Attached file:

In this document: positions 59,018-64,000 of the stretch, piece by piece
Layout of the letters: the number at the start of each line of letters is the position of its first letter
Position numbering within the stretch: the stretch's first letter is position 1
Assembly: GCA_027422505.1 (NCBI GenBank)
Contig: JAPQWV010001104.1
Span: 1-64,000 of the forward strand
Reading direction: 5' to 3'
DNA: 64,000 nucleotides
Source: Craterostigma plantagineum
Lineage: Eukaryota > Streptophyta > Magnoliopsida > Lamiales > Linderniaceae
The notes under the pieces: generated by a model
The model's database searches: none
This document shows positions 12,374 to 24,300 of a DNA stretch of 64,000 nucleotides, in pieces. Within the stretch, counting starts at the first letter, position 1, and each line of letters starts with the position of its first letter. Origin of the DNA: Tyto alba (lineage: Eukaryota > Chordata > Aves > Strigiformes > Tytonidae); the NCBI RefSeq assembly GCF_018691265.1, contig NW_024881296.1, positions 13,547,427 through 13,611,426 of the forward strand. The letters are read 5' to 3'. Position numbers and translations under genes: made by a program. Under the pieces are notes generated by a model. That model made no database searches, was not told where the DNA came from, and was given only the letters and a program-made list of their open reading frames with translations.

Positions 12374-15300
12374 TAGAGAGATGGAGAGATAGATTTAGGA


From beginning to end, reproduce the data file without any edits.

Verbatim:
In this document: positions 59,018-64,000 of the stretch, piece by piece
Layout of the letters: the number at the start of each line of letters is the position of its first letter
Position numbering within the stretch: the stretch's first letter is position 1
Assembly: GCA_027422505.1 (NCBI GenBank)
Contig: JAPQWV010001104.1
Span: 1-64,000 of the forward strand
Reading direction: 5' to 3'
DNA: 64,000 nucleotides
Source: Craterostigma plantagineum
Lineage: Eukaryota > Streptophyta > Magnoliopsida > Lamiales > Linderniaceae
The notes under the pieces: generated by a model
The model's database searches: none
This document shows positions 12,374 to 24,300 of a DNA stretch of 64,000 nucleotides, in pieces. Within the stretch, counting starts at the first letter, position 1, and each line of letters starts with the position of its first letter. Origin of the DNA: Tyto alba (lineage: Eukaryota > Chordata > Aves > Strigiformes > Tytonidae); the NCBI RefSeq assembly GCF_018691265.1, contig NW_024881296.1, positions 13,547,427 through 13,611,426 of the forward strand. The letters are read 5' to 3'. Position numbers and translations under genes: made by a program. Under the pieces are notes generated by a model. That model made no database searches, was not told where the DNA came from, and was given only the letters and a program-made list of their open reading frames with translations.

Positions 12374-15300
12374 TAGAGAGATGGAGAGATAGATTTAGGA